The Cape Flats may have phenomenal natural advantage, as good as anything the mountain has to offer. What are the advantages of flatness ? It is less difficult to turn the wheels of your bicycle for one. Some parts of the flats are not as flat as you may think if you've never ridden from town to Goodwood on a bicycle, just as an example. But I'm an overweight old auntie and I made it. I could never do the Argus. The flatness is convenient for farming, and then for urban development, as can be seen in the history of Goodwood, Retreat and Phillipi. This means on much of a possible bicycle route, you cannot escape from the reality of Cape Town and imagine you're in a natural Eden of some kind, like along Rhodes drive in Newlands. But, flatness is also great for long meandering rivers who exit slowly to the sea. If flatness is great for bicycling, and you put this together with the long rivers, you have gentle kayaking and bicycling route, or urban trail along the rivers, river tourism, like you do in Europe, where fat old ladies can join in. Imagine the Cape Flats Four Rivers Bicycle Tour... one of the longest bicycle races in the world on flat terrain, with not only the tour de France types but forty times more people participating, old, young, decrepit and in want of exercise. It would not begin and end at UCT but at UWC... up the Kuilsriver, across to Elsieskraal, down to the Black River, down to the Vleis, along the coast (which couldn't get flatter) to Macassar, up the Eerste and the Kuils rivers back to the starting point, interspersed with kayaking and surfing it could constitute a new kind of iron man contest. There is spectacular natural scenery a lot of the way, and it does not avoid the blighted parts of town but takes income right where its needed.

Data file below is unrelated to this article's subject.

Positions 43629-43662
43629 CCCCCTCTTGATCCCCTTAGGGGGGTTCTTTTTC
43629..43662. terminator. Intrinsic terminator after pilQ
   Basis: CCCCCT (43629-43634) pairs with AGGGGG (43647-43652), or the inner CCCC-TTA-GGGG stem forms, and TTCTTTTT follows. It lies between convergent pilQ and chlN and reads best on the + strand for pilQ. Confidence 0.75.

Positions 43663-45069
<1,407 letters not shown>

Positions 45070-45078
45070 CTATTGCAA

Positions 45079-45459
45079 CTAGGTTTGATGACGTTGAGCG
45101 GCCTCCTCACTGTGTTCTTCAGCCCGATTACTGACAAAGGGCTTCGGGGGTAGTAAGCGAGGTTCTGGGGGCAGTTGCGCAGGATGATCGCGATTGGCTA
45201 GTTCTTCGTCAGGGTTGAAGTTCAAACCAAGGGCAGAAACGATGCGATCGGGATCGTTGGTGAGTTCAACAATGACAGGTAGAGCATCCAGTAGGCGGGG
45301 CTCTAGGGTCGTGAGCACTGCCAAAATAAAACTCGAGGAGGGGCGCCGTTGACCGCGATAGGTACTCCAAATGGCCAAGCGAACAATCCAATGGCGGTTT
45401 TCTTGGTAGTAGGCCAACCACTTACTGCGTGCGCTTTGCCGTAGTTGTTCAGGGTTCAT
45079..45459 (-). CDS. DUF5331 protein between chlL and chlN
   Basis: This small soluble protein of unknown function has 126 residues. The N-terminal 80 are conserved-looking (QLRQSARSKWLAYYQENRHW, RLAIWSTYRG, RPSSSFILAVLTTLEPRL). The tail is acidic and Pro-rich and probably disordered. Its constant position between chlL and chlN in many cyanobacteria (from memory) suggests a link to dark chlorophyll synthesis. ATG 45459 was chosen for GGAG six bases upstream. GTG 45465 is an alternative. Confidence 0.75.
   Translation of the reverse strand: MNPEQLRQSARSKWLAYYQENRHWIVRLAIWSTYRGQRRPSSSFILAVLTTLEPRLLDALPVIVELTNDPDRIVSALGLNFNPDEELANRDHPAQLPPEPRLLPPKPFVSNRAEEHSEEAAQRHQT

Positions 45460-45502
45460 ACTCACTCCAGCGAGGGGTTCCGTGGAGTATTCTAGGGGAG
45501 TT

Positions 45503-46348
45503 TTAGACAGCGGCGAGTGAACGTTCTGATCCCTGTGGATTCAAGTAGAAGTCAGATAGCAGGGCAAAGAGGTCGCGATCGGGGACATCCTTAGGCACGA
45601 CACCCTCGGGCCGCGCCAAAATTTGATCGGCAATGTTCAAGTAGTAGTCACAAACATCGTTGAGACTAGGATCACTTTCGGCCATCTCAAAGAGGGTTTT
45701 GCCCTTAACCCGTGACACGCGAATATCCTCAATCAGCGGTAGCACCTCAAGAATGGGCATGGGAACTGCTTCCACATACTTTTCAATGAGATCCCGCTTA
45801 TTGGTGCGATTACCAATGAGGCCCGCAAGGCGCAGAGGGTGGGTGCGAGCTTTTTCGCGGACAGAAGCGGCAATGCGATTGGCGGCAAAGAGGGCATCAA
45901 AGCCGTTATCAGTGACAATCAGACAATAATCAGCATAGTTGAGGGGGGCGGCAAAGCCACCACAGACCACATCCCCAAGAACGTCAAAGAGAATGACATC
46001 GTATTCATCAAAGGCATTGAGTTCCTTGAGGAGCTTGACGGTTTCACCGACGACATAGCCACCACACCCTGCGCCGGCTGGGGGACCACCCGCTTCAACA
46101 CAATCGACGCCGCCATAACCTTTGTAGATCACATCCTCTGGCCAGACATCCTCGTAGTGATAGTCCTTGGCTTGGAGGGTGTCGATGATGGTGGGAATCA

Another advantage of the Cape Flats is that it is in the Cape. We already have a huge influx of tourism and adventure sports people who come for the 'Cape' part. Consequently we've one of the most developed tourism industries in the world, and if you can ride on its back, connect to its lifeblood, somehow, its profitable. I've been dependent on tourism indirectly or directly for large periods of my adult life through screen-printing and wine tour bookings.
This is a wild pipe dream and I apologise to anyone who may be offended by some of my assumptions or my naivity or the words I use. As a South African, I must ask myself whether what I do will worsen or improve the lives of others in its knock on effects. I try for the thing in which benefit will spread. But I'm unemployed, with the consequences that I'm utterly powerless and toothless and unable to do much. I have roof over my head and can live in a place that is safe enough to manage life peacefully, but every day I see people in the neighbourhood who don't have that. They sleep in corners near the supermarket, on the way from the train station, forty or fifty homeless people in that zone between Rhodes and Vasco on Voortrekker, and including women and children who are vulnerable to abuse and rape by any random stranger. It is heart rending, and handouts will not go far, so I'm very motivated to do something big that will help a lot of people while its helping me. This is open to criticism and you're welcome.
Satellite developments could occur along the Elsieskraal river axis. In the Goodwood area, Maitland Cemetry and Wingfield Airbase developed as green spaces, could intersect with this river development.
Maitland Cemetry would expand the Elsieskraal development to touch Maitland, Kensington and Factreton, Thornton, Pinelands, Grand West and Wingfield.
Wingfield would connect the green axis with Edgemead, Century City, Acacia Park, Tygerdal, and Ysterplaat.